Negotiations begin to dismantle the labor reform. The Government meets in a few minutes with the social agents to set up the dialogue table – baptized as “Modernization of the Labor Market”– with which the Minister of Labor, Yolanda Díaz, and future Vice President of the Government, seeks to begin to iron out what they consider to be the “most damaging” aspects of current labor legislation. A process that starts at a time of maximum political upheaval and with the economy and the business class preparing for the harsh months of contraction that still lie ahead after having a year of crisis already on their shoulders.
The reform is, along with pensions, the great negotiating table of the legislature, which anticipates complex conversations. The conciliatory spirit of the minister, who already has to her credit seven agreements with employers and unions, makes it easier for the business world to come today with the intention of “listening to what approaches Job offers”, although as they point out, the opposition will be maximum in terms of undertaking legal changes now: “This is not the time to open this melon”, say business sources.
This same sentiment has been reflected this morning in a meeting held by the CEOE leadership and in which it has also been clear that, although what the ministry has to say will be heard, the resistance will be maximum: «Now is the time to to get out of the crisis, to think about ERTE and direct aid. Nothing more. We must stand firm ». One of the main tools of the Government in the negotiation promises to be the commitments acquired by the Government in the files sent to Brussels related to the labor field, an end that generates many doubts in the business world due to the lack of transparency and negotiation with which these reforms would have been drafted.
The intention of the Ministry of Labor is for the negotiations to resume where they left off in March. And it is that the pandemic interrupted some work that had already begun with the previous head of Labor and current president of the Toledo Pact, the socialist Magdalena Valerio. At that time, issues such as collective bargaining, subcontracting or hang-up clauses had been dealt with. The unions would support this idea, which, however, is rejected among employers, who ask to analyze all the changes in a comprehensive manner in the face of the very delicate situation that companies are experiencing.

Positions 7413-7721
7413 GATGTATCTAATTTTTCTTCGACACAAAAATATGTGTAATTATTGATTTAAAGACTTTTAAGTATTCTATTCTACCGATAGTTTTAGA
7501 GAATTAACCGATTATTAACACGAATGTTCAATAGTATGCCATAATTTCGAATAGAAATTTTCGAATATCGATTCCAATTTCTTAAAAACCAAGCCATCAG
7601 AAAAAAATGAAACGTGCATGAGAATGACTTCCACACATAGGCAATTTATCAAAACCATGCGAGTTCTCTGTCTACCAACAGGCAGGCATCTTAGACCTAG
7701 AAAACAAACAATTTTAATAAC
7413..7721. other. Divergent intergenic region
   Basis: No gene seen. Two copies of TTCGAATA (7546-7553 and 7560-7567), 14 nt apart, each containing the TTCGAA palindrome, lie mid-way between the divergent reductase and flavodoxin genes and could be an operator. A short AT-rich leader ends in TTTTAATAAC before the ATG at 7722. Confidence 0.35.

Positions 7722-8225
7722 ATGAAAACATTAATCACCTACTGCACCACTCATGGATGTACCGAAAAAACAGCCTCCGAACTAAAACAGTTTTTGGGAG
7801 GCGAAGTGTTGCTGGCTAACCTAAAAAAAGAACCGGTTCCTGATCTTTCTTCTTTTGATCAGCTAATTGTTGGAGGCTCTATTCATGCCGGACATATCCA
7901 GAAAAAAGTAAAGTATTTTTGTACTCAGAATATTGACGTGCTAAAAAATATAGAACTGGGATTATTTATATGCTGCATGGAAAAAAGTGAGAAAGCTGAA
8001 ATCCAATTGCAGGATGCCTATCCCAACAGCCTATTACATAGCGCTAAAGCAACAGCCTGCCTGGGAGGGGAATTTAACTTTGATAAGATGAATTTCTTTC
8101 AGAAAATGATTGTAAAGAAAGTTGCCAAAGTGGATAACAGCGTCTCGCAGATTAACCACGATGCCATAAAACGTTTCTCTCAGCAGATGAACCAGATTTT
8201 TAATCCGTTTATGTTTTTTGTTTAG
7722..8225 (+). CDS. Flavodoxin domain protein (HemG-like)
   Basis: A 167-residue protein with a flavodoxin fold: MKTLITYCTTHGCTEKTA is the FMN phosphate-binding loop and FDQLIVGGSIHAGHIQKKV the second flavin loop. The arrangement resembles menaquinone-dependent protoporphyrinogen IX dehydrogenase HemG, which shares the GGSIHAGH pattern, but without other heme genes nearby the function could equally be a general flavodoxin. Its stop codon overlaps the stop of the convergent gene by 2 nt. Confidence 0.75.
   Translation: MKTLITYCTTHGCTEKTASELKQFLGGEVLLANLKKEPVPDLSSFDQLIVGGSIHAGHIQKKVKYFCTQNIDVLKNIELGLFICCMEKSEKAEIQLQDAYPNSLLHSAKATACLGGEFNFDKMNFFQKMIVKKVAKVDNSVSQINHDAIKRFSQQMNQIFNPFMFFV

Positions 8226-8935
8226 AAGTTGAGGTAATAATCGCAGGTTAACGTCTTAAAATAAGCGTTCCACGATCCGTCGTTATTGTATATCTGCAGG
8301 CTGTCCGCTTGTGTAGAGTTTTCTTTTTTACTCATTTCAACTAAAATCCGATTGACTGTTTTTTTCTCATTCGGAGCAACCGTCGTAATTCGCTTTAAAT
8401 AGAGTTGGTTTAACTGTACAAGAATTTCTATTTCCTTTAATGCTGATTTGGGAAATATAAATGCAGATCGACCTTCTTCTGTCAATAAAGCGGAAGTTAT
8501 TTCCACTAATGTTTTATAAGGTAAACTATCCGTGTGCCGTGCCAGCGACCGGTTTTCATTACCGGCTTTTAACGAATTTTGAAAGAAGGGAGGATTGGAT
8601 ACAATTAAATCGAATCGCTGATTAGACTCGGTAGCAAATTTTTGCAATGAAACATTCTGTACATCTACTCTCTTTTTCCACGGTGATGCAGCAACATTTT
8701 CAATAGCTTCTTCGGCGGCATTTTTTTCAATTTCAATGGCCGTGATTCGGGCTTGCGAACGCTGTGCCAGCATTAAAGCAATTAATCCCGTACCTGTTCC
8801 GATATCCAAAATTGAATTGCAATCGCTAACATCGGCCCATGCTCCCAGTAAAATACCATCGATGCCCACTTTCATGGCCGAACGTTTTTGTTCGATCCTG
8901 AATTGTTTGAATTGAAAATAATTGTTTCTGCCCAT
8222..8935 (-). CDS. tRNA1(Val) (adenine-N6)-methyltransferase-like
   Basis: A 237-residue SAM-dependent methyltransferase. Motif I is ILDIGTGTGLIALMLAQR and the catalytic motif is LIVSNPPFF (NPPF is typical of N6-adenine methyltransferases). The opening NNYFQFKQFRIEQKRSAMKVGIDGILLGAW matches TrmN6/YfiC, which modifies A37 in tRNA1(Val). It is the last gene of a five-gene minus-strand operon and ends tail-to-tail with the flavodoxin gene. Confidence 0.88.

Beyond this first block, the government’s target is excessive temporality and the objective is to cut it. The Government wants to simplify and reorder the contracting modalities with the intention of generalizing the permanent contract. The idea is to return causality to the temporary contract and for this, formulas could be proposed to require companies a clear justification of the reasons why they resort to this contract, so that it is limited to the performance of purely temporary activities.
The idea of the Labor holder is to leave the contract modalities in only three, which would remain indefinite, justified temporary and training. But, in addition, accompany this reform of access to the labor market with a review of subsidies and bonuses for hiring to simplify them and limit them to permanent contracts for unemployed people. It would be a matter of hardening, once again, the use of very short-term contracts, as well as ensuring «An adequate use of subcontracting discouraging the cases in which it is a mere instrument of cost reduction “, according to the document sent to Brussels.
A very complex negotiation that affects the competences of several ministries and that kicks off coinciding with the promotion of Minister Díaz to third vice president of the Government, replacing Pablo Iglesias, who will compete against Isabel Ayuso for the Community of Madrid. The different sensitivities within the coalition and, especially, the relations with the Minister of Economy and the next second vice president, Nadia Calvin, and the Minister of Social Security, Jose Luis EscriváThey promise to also mark the times of future reform.
George is Digismak’s reported cum editor with 13 years of experience in Journalism